The Most Important Concepts in Finance
Show Less

The Most Important Concepts in Finance

Edited by Benton E. Gup

Anyone trying to understand finance has to contend with the evolving and dynamic nature of the topic. Changes in economic conditions, regulations, technology, competition, globalization, and other factors regularly impact the development of the field, but certain essential concepts remain key to a good understanding. This book provides insights about the most important concepts in finance.
Buy Book in Print
Show Summary Details
You do not have access to this content

Chapter 11: An economic perspective of big banks

Benton E. Gup

Extract

Mergers, acquisitions, and consolidation of business organizations are a natural consequence of economic growth and business failures. In 1907, Alfred Marshall discussed the link between biology and economics that gave us the concept of “survival of the fittest.” This is consistent with Gibrat’s law of proportionate growth, which generates the lognormal size distribution of firms that we observe in the automobile, banking, retail sales, wireless communications carriers, and other industries. In plain English, a few large firms dominate these industries. For example, in the early 1900s, there were more than 200 different firms producing automobiles in the United States. Today, Ford and General Motors are the only surviving American automobile manufacturers. Chrysler is owned by Fiat®, an Italian car company that also produces Dodge, Jeep, and other brands. Foreign-owned automotive producers in the U.S. include BMW, Daimler AG (Mercedes-Benz), Fiat, Honda, and Toyota. Similarly, there are a lot of small air carriers, but the world’s largest airlines by passenger count in 2015 were American Airlines, Southwest Airlines, and Delta Airlines. In 1921, there were 30 456 commercial banks in the United States. The number of banks declined both before and after the Great Depression (1929–39) beginning in 1929 to a low of 14 207 in 1933. Following a slight rebound, the number of banks continued to decline. In 2016 (second quarter), there were 5238 Federal Deposit Insurance Corporation (FDIC)-insured commercial banks in the U.S. Of that total, 96 large banking organizations with assets greater than $10 billion controlled 84 percent of total bank assets. The four largest bank holding companies (JPMorgan Chase & Co., Bank of America Corporation, Citigroup Inc., and Wells Fargo & Company) controlled 55 percent of bank assets.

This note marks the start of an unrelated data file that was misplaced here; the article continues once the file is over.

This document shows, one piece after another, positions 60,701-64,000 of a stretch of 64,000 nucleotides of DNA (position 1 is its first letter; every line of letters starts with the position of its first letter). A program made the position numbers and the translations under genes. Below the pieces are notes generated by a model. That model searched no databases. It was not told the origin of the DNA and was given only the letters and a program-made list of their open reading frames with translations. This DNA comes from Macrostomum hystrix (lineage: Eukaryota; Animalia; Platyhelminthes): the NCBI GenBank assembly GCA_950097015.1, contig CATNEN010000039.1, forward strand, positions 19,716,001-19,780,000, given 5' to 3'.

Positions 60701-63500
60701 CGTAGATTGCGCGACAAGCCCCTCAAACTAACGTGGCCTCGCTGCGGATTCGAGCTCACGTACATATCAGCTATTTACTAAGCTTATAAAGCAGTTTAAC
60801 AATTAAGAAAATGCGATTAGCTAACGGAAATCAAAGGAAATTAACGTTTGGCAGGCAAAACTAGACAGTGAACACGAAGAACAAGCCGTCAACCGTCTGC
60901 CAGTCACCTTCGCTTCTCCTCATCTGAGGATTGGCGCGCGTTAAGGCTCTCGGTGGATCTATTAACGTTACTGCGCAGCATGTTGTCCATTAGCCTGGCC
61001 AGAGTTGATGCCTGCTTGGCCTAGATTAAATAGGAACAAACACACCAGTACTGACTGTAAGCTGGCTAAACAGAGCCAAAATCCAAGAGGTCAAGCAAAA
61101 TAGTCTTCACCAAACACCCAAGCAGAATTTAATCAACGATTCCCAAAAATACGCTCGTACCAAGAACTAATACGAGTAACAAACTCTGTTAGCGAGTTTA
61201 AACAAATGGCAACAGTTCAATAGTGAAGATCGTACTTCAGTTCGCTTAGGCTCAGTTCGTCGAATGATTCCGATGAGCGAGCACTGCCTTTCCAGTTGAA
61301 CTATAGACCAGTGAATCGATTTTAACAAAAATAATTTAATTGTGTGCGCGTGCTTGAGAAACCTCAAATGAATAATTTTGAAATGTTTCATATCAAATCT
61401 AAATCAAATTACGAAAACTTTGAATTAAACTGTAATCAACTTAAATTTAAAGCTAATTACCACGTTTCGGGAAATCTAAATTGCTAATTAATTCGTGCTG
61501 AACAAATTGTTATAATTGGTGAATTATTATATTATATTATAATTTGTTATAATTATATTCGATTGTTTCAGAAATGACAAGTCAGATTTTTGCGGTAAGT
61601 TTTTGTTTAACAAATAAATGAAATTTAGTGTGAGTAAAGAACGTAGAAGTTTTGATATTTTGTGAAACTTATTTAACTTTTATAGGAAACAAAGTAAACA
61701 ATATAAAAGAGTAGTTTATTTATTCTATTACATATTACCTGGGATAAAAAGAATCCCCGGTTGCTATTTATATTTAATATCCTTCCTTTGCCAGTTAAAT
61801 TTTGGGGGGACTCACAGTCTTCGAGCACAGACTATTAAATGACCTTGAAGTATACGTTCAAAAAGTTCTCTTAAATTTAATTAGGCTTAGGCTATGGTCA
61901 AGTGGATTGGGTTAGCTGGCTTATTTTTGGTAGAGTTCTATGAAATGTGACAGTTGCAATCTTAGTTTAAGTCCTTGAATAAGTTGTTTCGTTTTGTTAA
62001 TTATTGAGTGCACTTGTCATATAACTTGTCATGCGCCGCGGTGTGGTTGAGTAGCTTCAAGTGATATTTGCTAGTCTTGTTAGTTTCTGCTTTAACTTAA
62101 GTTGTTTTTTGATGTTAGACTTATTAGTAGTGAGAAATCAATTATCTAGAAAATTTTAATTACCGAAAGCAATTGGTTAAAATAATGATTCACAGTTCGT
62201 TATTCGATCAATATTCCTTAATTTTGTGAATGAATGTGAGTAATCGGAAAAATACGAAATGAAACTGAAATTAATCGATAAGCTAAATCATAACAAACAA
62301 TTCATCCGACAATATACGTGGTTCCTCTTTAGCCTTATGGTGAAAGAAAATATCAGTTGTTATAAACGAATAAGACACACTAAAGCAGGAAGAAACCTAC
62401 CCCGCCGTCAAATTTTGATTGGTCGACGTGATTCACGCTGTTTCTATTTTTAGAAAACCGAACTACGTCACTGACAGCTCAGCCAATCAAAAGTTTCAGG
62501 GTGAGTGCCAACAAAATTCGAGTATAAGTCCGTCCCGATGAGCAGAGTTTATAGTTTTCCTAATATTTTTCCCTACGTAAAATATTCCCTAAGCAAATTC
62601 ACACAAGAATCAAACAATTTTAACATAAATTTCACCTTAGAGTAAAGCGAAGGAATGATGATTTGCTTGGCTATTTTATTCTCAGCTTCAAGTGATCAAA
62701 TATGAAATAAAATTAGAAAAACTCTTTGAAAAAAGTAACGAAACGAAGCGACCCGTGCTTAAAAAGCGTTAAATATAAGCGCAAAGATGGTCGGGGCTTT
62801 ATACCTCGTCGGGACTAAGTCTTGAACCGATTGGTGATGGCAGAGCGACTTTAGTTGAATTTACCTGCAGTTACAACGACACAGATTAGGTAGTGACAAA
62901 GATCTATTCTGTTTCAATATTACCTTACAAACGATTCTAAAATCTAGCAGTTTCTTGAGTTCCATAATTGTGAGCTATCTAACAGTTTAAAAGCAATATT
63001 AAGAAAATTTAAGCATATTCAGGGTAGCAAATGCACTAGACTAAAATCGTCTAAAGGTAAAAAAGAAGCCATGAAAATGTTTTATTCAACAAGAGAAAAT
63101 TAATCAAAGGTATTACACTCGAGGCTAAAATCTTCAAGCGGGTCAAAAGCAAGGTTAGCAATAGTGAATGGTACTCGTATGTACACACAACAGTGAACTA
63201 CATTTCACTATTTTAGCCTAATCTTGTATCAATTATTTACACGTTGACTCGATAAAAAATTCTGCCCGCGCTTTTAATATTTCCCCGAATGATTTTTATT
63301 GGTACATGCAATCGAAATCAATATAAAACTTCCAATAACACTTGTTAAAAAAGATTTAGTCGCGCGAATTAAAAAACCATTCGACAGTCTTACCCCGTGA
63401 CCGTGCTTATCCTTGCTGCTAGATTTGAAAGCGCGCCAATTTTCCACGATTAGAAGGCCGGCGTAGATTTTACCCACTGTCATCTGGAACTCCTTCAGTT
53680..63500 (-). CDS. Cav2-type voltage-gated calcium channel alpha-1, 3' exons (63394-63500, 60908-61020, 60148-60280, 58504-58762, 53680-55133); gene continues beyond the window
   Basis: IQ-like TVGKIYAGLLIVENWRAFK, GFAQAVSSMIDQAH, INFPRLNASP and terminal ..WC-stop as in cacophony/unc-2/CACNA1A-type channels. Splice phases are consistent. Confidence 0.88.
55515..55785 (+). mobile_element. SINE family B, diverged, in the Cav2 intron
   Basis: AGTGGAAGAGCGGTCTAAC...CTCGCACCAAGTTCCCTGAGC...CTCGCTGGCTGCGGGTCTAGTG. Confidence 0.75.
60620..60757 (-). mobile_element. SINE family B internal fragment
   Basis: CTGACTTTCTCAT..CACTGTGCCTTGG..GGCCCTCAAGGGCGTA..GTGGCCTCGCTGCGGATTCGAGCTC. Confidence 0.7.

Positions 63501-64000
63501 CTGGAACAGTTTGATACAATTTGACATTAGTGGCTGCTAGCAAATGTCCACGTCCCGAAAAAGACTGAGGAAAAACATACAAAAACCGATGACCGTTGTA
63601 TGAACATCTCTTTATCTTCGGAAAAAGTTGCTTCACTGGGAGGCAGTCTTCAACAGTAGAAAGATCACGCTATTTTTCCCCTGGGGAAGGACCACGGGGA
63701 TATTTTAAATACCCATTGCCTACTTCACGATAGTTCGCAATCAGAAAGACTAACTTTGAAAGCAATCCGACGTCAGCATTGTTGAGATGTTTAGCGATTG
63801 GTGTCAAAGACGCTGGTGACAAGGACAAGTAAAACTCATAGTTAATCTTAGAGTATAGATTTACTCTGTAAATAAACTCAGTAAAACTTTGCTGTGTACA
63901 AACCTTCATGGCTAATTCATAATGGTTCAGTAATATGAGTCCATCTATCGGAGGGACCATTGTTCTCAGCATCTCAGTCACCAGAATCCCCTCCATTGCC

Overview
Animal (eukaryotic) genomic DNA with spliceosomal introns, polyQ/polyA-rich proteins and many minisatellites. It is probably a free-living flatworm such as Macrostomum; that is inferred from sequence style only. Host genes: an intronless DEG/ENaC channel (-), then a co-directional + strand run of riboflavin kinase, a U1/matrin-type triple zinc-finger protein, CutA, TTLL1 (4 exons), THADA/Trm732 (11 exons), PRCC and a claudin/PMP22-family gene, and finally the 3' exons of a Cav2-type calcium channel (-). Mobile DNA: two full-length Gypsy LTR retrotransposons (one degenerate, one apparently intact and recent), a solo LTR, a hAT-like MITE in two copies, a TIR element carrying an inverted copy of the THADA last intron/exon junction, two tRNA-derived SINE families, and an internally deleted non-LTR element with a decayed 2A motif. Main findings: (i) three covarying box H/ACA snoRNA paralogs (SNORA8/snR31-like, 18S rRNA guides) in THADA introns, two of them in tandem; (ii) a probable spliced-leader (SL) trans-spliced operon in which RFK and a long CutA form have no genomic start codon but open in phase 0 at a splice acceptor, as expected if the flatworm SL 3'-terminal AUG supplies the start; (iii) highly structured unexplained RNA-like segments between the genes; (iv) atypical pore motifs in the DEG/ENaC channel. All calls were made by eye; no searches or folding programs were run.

You are not authenticated to view the full text of this chapter or article.

Elgaronline requires a subscription or purchase to access the full text of books or journals. Please login through your library system or with your personal username and password on the homepage.

Non-subscribers can freely search the site, view abstracts/ extracts and download selected front matter and introductory chapters for personal use.

Your library may not have purchased all subject areas. If you are authenticated and think you should have access to this title, please contact your librarian.


Further information

or login to access all content.